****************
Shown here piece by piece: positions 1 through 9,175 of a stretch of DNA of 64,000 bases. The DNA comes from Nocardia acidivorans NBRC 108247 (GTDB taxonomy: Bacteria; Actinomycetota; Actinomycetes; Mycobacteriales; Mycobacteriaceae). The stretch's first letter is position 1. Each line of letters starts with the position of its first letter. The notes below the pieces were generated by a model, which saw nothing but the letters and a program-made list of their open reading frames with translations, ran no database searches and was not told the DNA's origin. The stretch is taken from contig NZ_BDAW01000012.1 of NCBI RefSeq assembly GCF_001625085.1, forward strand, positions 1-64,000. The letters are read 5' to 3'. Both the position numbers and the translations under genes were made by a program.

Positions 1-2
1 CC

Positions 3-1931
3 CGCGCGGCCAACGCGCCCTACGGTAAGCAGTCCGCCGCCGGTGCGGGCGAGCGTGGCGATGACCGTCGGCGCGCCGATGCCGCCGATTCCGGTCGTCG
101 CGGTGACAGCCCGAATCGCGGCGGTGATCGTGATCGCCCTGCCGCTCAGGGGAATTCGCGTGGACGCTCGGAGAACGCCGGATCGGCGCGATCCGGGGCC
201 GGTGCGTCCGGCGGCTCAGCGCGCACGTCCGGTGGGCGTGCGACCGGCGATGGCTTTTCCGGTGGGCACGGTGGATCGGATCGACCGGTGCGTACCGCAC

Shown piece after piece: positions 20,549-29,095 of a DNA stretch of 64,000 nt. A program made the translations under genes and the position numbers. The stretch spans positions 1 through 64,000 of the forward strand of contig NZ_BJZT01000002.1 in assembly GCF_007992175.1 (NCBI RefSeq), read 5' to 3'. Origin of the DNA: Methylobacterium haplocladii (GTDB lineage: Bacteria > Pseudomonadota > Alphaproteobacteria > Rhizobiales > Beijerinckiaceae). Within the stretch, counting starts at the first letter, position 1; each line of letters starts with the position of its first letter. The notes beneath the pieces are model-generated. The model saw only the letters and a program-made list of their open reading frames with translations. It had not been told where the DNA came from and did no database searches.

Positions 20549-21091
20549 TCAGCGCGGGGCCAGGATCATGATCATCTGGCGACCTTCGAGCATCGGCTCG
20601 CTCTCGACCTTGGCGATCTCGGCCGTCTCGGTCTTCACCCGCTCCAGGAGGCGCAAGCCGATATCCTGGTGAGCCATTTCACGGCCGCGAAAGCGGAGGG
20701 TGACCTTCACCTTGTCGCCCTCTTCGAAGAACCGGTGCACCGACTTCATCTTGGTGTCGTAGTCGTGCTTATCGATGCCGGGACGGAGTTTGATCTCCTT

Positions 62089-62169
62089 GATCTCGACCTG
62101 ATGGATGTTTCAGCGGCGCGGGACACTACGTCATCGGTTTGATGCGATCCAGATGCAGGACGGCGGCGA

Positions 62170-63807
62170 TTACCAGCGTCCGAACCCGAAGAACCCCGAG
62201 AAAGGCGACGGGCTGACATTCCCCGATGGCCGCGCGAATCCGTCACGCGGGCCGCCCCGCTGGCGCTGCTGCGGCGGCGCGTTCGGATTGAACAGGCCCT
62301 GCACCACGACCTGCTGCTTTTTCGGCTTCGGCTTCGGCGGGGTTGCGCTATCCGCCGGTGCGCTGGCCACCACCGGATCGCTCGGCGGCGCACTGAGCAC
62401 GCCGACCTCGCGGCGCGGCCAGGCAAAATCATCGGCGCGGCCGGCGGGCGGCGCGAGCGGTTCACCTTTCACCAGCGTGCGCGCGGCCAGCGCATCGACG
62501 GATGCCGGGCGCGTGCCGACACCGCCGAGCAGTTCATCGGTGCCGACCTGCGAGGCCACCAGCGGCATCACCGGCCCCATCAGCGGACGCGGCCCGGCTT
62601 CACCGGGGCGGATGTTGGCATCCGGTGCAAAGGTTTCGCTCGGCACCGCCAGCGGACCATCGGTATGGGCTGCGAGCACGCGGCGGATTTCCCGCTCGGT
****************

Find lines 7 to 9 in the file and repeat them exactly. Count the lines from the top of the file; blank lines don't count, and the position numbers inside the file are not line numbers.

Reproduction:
201 GGTGCGTCCGGCGGCTCAGCGCGCACGTCCGGTGGGCGTGCGACCGGCGATGGCTTTTCCGGTGGGCACGGTGGATCGGATCGACCGGTGCGTACCGCAC

Shown piece after piece: positions 20,549-29,095 of a DNA stretch of 64,000 nt. A program made the translations under genes and the position numbers. The stretch spans positions 1 through 64,000 of the forward strand of contig NZ_BJZT01000002.1 in assembly GCF_007992175.1 (NCBI RefSeq), read 5' to 3'. Origin of the DNA: Methylobacterium haplocladii (GTDB lineage: Bacteria > Pseudomonadota > Alphaproteobacteria > Rhizobiales > Beijerinckiaceae). Within the stretch, counting starts at the first letter, position 1; each line of letters starts with the position of its first letter. The notes beneath the pieces are model-generated. The model saw only the letters and a program-made list of their open reading frames with translations. It had not been told where the DNA came from and did no database searches.

Positions 20549-21091